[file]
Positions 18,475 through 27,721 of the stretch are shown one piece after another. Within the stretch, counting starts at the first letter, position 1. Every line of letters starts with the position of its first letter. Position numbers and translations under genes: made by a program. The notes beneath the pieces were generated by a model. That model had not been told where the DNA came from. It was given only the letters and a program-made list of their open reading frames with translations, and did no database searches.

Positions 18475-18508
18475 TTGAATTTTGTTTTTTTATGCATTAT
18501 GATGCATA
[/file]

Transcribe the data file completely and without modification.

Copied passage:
Positions 18,475 through 27,721 of the stretch are shown one piece after another. Within the stretch, counting starts at the first letter, position 1. Every line of letters starts with the position of its first letter. Position numbers and translations under genes: made by a program. The notes beneath the pieces were generated by a model. That model had not been told where the DNA came from. It was given only the letters and a program-made list of their open reading frames with translations, and did no database searches.

Positions 18475-18508
18475 TTGAATTTTGTTTTTTTATGCATTAT
18501 GATGCATA